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Parrita Still Digging Itself Out from Alma

PARRITA – Nearly a month after record floods left this working-class town under four feet of water, many residents are still feeling the effects.

Though most of the small boutiques, hardware stores and food distributors in this central Pacific area have reopened their doors, it’s no longer business as usual. Many are still struggling to clean up. Others feel a new anxiety about their future.

“I would say things are about 60 percent returned,” said Erick Abarca, 28, who, with his brother Diego, owns and operates a small Internet cafe in central Parrita. Their house, a short trip from the cafe over the old bridge, was hit hard by the flood.

“Usually, the water comes up to here,” Erick Abarca said, extending his arm marking a spot about two feet up the wall. “This time the water was up to here,” he said, pushing his arm at least two feet higher.“Double.”

Erik Abarca spent almost two weeks cleaning his house. “I have been doing a lot of mopping and scrubbing, trying to get the dirt and water out.”

He is not alone. On many of the side streets near central Parrita, residents with heavy eyes can still be seen pushing wheelbarrows full of mud and debris.

Still, he pointed out, it isn’t the soaked houses that are the worst problem. “The roads, the sidewalks and the little bridges are really bad.”

Along the highway to Parrita, crescents of sunken or completely missing asphalt force drivers and bicyclists to use extreme caution. Many of the town’s sidewalks are missing large chunks, and the walking bridges that had spanned small streams lie in mangled heaps behind red caution tape.

Cristian Villalobos, a sales and marketing director for Corporación Faro Pacifico S.A., a development company based in Parrita, echoes Erick Abarca’s concerns.

Only last week, he was the first on the scene of a flipped car whose driver lost control after narrowly avoiding a heavily damaged part of the road. “Everyone was all right,” he said. But, it’s clear he thinks drivers, especially those who are unfamiliar with the area, are at risk.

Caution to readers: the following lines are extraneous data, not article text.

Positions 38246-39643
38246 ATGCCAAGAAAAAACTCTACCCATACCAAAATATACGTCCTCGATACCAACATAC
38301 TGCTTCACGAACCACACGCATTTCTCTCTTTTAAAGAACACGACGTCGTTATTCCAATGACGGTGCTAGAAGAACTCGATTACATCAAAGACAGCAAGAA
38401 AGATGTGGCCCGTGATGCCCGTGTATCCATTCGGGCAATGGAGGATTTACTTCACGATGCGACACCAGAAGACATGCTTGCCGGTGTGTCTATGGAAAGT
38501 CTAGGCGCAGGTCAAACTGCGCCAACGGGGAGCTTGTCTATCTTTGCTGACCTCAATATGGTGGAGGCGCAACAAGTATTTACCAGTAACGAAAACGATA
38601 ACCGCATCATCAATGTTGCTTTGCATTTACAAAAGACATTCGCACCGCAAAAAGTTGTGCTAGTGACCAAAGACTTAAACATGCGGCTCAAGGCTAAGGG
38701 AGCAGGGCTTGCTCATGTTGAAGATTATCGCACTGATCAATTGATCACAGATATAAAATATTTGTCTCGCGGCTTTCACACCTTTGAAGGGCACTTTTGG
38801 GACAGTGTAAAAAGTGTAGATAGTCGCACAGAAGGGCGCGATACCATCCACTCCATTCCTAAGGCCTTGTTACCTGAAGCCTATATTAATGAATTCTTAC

Despite the ongoing problems in Parrita, the residents are happy with the government and volunteer groups that have helped out.

“It was a good response by the government,” said Villalobos. “The National Emergency Commission (CNE) was here with equipment, helping people out of the water and cleaning up the worst of what was left in the roads. The Red Cross was cleaning and cooking meals for people.” In addition, he said, the government is lending cash to families who have lost everything.

While both men agree the town is making progress, they are worried about the long-term effects of the flood on real estate values in the area.

“Many areas where the water had never been before are now filled with water. A lot of land that people thought was safe from the floods is not so safe,” said Diego Abarca.

Set between the two tourism centers of Manuel Antonio and Jacó, Parrita seemed poised for an economic boom. Now, that looks less likely.

“Three months ago, in places like Parrita … and Pueblo Nuevo, someone could offer $100,000 for an 1,100-square-meter piece of land. No one can charge this much after the floods. People will have to invest more money to build walls to protect from the floods. And now there is no guarantee it won’t happen again.”



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